There's a famous old adage that says, "You can't beat the house," but that hasn't stopped countless people from trying to cheat gaming establishments. It raises the question: what happens if you get caught cheating at a casino? With 40 million yearly visitors flocking to Las Vegas, it makes sense that at least a handful of those folks arrive in town with the intention of cheating the house.
Over the years, the ways casinos handle cheaters have evolved from the downright brutal—true vigilante justice—to the more or less humane. But gaming establishments are wise to the ever-growing list of cheating options out there, and they monitor players carefully. If you've wondered what to do if a casino catches you cheating, much of what happens depends on the policies of the individual casino, as well as the laws of the state you're in. You probably won't get beat up like you see in the movies, but the consequences are pretty serious nonetheless.
One potential consequence of cheating at a casino is a seizure of your ill-gotten winnings. In fact, it's perfectly legal for a casino to confiscate your earnings if they suspect you won by cheating. But some gamblers in Vegas have said that casinos abuse the legality of this practice. "The casinos do not like people who win," one gambler said. "They like people who lose. They are just using this regulation as an excuse to cheat me."
If a casino suspects that you're cheating, the first thing they'll likely do is detain you. "You can be questioned and detained in a Las Vegas casino if security believes you are cheating," a Vegas lawyer explains, "and the casino and the security guards cannot be held criminally or civilly liable in most cases." Under Nevada gaming law, any casino worker—not just casino bosses or security personnel—has the right to question a player they suspect of cheating. The suspicion alone is enough to warrant detention and interrogation. The same laws give casinos the right to detain suspected cheaters, so long as there is probable cause and the length and conditions of the detention are not unreasonable.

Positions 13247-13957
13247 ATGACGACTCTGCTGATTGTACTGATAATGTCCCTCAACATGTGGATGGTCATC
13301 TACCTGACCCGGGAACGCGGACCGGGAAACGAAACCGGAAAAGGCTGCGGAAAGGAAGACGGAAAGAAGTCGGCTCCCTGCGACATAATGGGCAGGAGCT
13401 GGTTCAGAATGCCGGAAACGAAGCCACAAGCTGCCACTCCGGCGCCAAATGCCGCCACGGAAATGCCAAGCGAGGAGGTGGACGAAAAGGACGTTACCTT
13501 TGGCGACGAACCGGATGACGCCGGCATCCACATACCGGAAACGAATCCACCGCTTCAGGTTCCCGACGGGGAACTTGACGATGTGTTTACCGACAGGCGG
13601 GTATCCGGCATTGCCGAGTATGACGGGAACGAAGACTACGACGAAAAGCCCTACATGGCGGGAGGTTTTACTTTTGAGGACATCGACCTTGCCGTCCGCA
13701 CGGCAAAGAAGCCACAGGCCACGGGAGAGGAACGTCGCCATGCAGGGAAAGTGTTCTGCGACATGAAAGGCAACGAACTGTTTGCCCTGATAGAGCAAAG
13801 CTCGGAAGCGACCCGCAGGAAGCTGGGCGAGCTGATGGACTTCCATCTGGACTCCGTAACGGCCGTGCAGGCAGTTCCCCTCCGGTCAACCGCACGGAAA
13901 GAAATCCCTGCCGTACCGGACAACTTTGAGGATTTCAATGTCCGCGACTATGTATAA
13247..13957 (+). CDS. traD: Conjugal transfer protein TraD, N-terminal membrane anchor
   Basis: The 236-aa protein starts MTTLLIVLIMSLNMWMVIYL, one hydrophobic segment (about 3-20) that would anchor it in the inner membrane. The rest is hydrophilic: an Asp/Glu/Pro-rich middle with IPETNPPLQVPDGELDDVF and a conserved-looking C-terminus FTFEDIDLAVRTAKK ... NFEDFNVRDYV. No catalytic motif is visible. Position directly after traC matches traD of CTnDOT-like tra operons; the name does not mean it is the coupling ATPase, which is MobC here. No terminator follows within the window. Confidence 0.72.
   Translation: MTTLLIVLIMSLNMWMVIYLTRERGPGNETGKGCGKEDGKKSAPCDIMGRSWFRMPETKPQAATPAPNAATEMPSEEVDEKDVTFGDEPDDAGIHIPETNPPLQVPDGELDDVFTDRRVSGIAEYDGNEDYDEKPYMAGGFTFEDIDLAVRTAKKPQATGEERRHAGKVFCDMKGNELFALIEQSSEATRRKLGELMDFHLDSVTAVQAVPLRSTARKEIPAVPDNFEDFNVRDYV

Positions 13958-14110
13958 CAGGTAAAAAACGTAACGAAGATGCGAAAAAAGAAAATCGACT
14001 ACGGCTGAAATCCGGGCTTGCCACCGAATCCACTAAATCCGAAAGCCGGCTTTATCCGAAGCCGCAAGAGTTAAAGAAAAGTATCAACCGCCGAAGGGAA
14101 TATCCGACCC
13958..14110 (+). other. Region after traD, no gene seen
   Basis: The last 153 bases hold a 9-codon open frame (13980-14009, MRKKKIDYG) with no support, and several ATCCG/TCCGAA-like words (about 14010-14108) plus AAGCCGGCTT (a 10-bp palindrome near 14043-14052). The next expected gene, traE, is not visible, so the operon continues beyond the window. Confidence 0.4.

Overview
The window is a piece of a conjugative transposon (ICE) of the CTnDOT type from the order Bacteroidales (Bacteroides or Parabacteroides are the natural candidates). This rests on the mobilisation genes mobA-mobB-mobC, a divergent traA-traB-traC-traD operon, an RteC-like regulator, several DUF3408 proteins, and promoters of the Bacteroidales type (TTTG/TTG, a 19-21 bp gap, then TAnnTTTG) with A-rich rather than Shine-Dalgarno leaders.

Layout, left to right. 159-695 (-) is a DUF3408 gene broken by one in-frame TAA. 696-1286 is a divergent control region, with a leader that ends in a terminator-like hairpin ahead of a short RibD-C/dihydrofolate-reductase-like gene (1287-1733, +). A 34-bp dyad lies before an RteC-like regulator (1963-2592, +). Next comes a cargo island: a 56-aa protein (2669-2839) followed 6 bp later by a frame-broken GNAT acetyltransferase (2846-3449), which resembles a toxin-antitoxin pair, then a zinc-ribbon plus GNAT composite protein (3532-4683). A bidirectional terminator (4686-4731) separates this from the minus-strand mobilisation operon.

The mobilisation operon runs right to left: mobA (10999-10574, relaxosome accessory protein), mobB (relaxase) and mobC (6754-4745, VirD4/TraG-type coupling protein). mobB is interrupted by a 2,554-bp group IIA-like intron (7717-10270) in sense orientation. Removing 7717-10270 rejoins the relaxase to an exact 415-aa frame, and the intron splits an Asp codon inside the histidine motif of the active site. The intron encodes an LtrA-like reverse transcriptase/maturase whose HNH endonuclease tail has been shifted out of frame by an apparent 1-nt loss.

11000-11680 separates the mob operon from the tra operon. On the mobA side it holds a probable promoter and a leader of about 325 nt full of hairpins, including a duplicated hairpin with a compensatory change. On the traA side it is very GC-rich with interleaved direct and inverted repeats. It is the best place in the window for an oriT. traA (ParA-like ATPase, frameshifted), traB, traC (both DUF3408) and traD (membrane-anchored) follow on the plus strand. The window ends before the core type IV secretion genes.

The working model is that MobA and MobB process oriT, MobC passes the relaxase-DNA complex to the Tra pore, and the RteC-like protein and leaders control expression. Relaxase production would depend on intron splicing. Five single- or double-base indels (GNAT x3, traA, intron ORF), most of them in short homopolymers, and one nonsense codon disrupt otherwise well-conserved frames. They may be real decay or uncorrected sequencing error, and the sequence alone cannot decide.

Another possible penalty for getting caught cheating is blacklisting. A casino will record your name and information in a book that essentially bars you from entering the gaming premises ever again. The "black books" casinos utilize for this purpose come in one of two forms: one is a record that is shared with the local gaming commission, making the blacklisting official. The other is the Griffin Book, which shares the blacklisted individual's information with other casinos in the area.
If you get caught cheating in a Nevada casino, you could be charged with a felony. Those convicted may receive anywhere from one to six years in jail and/or a fine of up to $10,000. They will also have to pay restitution to the casino. In Nevada, once a casino has detained and questioned an alleged cheater and found evidence of wrongdoing, they hand the case over to police. Financial crimes units typically take on casino cheating cases.